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Policy 5231

Sexual Harassment

I. Purpose

The intention of this policy is to provide employees with information and intervention strategies designed to make employees aware of conduct which could constitute sexual harassment and how to avoid it or eliminate it from the working environment. Sexual harassment is a complex and controversial problem on American campuses of higher learning today. The campus is somewhat unique in that it constitutes both a working and a learning environment. Consequently, campus relationships come under the purview of both Title VII of the Civil Rights Act of 1964 and Title IX of the Education Amendments of 1972; federal laws designed among other things, to create legal claim rights for victims of sexual harassment. Title VII serves as a grounding for claims which are based on conduct occurring between employees, and Title IX is the applicable claim source when the harassment is directed toward a student. Sexual harassment laws also cover sexual harassment by persons of the same sex.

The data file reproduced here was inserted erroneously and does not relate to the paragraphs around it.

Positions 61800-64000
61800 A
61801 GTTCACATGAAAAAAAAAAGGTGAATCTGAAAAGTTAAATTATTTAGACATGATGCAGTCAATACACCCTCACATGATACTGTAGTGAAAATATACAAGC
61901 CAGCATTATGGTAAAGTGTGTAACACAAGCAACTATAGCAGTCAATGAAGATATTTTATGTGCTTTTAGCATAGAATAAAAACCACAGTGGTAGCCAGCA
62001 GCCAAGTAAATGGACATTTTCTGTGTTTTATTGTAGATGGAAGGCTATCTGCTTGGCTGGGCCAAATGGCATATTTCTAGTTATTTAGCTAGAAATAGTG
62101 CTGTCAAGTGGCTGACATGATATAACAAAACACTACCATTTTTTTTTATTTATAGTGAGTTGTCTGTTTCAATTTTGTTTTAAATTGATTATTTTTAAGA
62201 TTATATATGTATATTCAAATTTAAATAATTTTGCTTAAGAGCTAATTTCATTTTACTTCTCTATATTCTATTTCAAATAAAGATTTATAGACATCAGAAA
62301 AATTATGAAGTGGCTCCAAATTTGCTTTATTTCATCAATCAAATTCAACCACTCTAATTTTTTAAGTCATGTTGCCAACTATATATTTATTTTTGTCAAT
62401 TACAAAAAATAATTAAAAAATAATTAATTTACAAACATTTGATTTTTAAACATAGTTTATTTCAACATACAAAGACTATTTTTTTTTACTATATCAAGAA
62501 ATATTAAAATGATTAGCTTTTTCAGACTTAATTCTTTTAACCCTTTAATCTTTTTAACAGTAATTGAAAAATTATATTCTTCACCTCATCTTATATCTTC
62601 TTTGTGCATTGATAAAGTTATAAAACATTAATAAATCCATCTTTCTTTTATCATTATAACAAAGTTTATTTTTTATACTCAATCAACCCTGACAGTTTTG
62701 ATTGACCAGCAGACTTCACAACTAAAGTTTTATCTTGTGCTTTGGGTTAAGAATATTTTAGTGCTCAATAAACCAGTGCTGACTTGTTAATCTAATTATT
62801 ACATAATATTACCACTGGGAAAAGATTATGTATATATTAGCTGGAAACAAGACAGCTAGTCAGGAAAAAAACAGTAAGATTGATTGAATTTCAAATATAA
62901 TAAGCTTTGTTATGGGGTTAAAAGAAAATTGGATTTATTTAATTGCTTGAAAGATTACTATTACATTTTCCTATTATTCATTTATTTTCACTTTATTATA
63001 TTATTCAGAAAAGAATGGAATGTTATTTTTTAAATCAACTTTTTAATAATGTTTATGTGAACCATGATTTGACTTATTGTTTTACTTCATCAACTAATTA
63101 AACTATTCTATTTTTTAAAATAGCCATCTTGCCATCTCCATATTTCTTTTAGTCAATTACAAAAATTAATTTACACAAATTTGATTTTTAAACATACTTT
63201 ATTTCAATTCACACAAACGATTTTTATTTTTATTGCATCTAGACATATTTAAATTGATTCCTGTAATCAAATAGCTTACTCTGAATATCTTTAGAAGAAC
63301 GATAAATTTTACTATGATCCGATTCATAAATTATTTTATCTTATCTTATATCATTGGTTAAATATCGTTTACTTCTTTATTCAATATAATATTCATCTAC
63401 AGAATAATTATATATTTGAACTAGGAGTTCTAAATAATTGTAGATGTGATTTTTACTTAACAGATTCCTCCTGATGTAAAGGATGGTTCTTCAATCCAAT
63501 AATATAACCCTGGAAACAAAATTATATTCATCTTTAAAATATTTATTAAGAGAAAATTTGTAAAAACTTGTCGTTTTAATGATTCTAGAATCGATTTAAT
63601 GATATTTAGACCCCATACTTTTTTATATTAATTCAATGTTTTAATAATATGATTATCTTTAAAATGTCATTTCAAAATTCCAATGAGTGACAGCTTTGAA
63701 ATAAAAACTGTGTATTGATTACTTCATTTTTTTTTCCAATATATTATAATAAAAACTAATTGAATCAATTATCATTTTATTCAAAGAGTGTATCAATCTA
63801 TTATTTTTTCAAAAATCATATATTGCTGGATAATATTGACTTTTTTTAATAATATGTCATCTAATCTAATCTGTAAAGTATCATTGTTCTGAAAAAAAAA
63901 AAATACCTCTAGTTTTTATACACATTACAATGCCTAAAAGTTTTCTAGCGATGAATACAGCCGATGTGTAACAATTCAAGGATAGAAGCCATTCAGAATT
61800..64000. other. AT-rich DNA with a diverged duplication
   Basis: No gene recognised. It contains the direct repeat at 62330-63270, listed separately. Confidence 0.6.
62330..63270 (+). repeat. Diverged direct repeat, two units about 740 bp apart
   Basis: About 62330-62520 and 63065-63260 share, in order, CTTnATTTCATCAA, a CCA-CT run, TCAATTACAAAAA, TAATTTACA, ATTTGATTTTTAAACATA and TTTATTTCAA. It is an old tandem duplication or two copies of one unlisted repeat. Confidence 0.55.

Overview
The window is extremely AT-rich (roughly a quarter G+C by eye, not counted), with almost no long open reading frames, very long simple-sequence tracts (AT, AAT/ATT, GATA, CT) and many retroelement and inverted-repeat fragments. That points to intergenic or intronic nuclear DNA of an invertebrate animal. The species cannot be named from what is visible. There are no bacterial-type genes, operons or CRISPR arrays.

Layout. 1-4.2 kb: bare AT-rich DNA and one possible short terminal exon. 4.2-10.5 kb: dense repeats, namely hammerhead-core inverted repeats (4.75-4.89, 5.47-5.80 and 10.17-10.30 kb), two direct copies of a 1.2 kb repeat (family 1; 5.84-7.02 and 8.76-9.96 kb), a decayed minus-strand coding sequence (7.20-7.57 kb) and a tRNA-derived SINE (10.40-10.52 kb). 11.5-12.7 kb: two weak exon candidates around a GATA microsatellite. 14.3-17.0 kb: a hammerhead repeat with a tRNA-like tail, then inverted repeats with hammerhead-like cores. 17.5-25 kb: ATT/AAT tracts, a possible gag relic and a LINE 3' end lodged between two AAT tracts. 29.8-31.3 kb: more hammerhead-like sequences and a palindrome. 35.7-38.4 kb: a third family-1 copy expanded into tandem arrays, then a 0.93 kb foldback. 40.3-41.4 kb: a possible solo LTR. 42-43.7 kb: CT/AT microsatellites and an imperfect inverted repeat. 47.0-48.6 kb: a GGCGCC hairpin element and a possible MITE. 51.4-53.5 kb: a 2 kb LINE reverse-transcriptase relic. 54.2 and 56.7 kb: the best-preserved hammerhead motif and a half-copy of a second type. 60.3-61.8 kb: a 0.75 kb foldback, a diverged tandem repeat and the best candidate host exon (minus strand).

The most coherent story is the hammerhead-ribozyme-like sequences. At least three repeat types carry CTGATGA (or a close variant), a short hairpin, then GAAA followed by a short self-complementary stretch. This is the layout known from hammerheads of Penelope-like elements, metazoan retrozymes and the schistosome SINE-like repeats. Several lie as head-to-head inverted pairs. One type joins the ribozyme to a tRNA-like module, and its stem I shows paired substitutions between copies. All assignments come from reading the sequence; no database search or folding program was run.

II. Definition

  1. Sexual harassment is defined as unwelcome sexual attention or the seeking or offering of advancement, gain, or consideration in return for sexual favors. Verbal, written, or physical conduct of a sexual nature constitutes harassment when:
    1. submission to such conduct is made explicitly or implicitly a condition of any individual's employment or educational status; or
    2. submission to or rejection of such conduct is used as the basis for an employment or educational decision affecting an individual; or
    3. such conduct is unwelcome and has the purpose or effect of unreasonably interfering with an individual's work or educational performance or of creating an intimidating, hostile, or offensive environment for work or learning.
  2. Examples of behavior that may constitute sexual harassment are:
    1. subtle or overt pressure intended to induce sexual favors;
    2. unwanted physical contact such as patting, pinching, brushing or otherwise touching in a sexually suggestive manner;
    3. disparaging sexual remarks about one's gender;
    4. lewd remarks, whistles, or sexual innuendoes; or